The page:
Posted in Inside Galil |
Ever wondered how nerve-wracking it must feel like to be in the middle of an 8.2 magnitude earthquake, or imagined how exhilarating it would be to experience a 5D ride that swiftly tilts a motion platform in three axis while getting blasted with water and air.
These are just a few of the scenarios that InMotion Simulation in Prescott, AZ can re-create in a virtual reality format. Founded in 2003 by Mark Barry, the company has custom designed and built hundreds of high-fidelity motion simulators for a variety of industries including the military, entertainment, museums, academia, Hollywood and flight training.
Products include electric 2- and 3-Degrees of Freedom (DOF) platforms that handle up to 4,000 pound payloads, and hydraulic 6-DOF platforms for payloads up to 30,000 pounds.
“The precise, real-time responsiveness, lack of latency, and motion of the simulator is critical to our ability to replicate as close to reality as possible the action of flight simulation, for example, or the sensation of a race car moving at 200 mph. In every case, the motion platform must work correctly and safely, every time,” Barry added.
“That is why we specified Galil motion controllers to play the key role in handling the pitching, rolling, yawing, heaving, swaying and surging action of our simulators. Cost, performance and low latency were the main deciding factors. Another key factor was how easy it is to program the controller. We evaluated other controllers, but Galil won hands down and we have been using them since I started the business. Every simulator of ours around the world that you see will have a Galil controller.”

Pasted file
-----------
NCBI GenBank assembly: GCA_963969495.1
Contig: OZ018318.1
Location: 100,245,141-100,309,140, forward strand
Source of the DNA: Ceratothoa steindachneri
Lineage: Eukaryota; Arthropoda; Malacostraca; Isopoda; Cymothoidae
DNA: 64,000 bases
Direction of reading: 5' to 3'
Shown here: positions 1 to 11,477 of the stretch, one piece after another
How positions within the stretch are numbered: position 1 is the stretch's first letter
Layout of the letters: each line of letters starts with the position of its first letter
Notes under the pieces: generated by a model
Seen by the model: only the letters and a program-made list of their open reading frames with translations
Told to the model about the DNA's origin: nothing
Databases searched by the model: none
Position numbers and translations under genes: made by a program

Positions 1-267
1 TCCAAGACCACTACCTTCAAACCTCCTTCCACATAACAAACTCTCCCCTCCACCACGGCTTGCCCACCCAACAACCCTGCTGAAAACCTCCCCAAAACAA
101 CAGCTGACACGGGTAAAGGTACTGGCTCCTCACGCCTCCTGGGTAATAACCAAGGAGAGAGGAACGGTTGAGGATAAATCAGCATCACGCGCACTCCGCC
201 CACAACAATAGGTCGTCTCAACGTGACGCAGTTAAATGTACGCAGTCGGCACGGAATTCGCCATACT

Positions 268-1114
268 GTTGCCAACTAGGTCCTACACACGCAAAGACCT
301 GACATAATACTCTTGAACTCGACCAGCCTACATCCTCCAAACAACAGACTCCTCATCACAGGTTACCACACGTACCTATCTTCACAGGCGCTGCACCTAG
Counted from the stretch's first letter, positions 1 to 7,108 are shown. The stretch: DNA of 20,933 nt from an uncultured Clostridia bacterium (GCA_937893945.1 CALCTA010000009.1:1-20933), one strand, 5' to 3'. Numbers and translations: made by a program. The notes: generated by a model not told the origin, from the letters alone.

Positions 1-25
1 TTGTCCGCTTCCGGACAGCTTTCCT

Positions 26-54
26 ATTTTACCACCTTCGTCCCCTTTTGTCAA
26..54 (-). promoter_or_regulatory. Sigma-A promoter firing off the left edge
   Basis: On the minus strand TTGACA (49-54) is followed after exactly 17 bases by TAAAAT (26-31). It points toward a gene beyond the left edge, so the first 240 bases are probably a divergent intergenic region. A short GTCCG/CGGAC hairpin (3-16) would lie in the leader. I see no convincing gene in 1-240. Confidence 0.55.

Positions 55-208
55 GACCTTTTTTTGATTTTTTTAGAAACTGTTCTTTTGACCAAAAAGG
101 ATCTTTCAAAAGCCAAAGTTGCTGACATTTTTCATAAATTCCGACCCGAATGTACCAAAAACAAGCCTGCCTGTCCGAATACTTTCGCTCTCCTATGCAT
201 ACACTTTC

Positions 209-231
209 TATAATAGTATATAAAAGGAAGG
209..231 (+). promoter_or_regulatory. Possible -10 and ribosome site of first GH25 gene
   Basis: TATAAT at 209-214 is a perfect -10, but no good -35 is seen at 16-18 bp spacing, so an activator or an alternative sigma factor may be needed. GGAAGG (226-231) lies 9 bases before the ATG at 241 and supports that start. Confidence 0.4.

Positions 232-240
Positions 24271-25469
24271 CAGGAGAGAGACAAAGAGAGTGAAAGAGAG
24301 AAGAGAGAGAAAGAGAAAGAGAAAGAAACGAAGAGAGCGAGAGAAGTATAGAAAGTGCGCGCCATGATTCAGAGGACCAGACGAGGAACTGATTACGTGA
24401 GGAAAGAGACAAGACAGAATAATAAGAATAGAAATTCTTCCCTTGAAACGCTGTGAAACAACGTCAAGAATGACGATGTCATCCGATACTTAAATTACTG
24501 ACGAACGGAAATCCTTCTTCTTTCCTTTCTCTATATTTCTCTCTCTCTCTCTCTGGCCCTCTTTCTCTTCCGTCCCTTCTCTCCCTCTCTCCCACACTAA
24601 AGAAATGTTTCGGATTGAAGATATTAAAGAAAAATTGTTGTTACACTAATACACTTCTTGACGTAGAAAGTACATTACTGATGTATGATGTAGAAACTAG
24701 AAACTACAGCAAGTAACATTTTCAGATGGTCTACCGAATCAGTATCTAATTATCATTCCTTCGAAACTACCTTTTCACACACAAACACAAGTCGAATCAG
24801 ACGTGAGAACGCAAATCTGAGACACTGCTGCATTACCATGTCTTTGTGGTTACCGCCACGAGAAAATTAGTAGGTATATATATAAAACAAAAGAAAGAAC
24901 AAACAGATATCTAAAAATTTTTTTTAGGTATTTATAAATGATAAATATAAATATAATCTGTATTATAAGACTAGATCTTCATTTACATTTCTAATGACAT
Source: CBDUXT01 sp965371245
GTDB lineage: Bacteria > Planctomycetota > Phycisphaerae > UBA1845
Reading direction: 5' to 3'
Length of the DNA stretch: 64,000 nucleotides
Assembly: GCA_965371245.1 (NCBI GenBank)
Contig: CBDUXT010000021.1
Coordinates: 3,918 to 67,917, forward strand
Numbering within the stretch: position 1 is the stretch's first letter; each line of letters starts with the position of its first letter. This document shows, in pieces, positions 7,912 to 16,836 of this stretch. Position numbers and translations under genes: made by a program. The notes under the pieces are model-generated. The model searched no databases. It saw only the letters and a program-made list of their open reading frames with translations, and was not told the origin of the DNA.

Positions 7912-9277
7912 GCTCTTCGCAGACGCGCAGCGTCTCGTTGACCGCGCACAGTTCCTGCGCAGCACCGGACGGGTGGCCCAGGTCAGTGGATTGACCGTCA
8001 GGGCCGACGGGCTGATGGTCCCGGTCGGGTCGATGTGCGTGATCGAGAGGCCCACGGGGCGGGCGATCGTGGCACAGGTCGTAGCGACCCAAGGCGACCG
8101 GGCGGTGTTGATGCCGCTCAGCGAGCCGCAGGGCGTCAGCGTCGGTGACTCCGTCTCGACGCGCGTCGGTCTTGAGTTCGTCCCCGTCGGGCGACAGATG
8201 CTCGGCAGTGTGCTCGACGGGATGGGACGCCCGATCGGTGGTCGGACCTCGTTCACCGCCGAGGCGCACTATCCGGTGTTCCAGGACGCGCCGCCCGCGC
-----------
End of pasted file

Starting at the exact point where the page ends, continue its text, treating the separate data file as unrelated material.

The 2-DOF and 3-DOF platforms incorporate Galil’s DMC-2123 2-axis and DMC-2133 3-axis controllers, respectively. For more advanced 6-DOF systems, Galil’s DMC-4060 6-axis controller is used. All feature Ethernet connectivity and PID compensation with velocity and acceleration feed forward.
According to Barry, programming the Galil controllers is “straight forward with easy-to-read documentation and plenty of functionality.” Galil controllers use two-letter, English-like commands such as “AC” for acceleration and “SP” for speed. Further examples include the Pole command (PL) which provides a low pass filter to keep the motion smooth, and the Define Position (DP) command used to zero the system for accurate position reference.
InMotion Simulation uses its proprietary motion cueing software to send motion commands on-the-fly to the Galil controller which provides a point-to-point position tracking mode. The software also enables customers to easily adjust or customize the multiple functions of the motion platform through the graphical user interface (GUI), including gain, damping, acceleration, deceleration, and velocity. For safety, Barry uses Galil’s digital inputs for emergency stops. Customers can also set the automated limits of the simulator, and can even revert to manual control.
To date, InMotion Simulation has hundreds of simulators operating worldwide in museums, trade shows, training and research facilities, universities, military bases, and more.
Some are replicating the sensation of helming a military gun ship or a race car, while others are training military personnel, testing antennas and bringing high adventure 5D theaters to movie and thrill ride enthusiasts. Some are training future aviators while others are putting Navy trainees behind a .50 caliber machine gun on gunships.
“Another cool project was for a space shuttle simulator used on the British reality television show ‘Space Cadets.’ Contestants were filmed for a week living on what they thought was a real space shuttle. They were told they were really going to be flying in space, and they believed it. Of course, they were only in a simulator—using a Galil controller.” Barry said.
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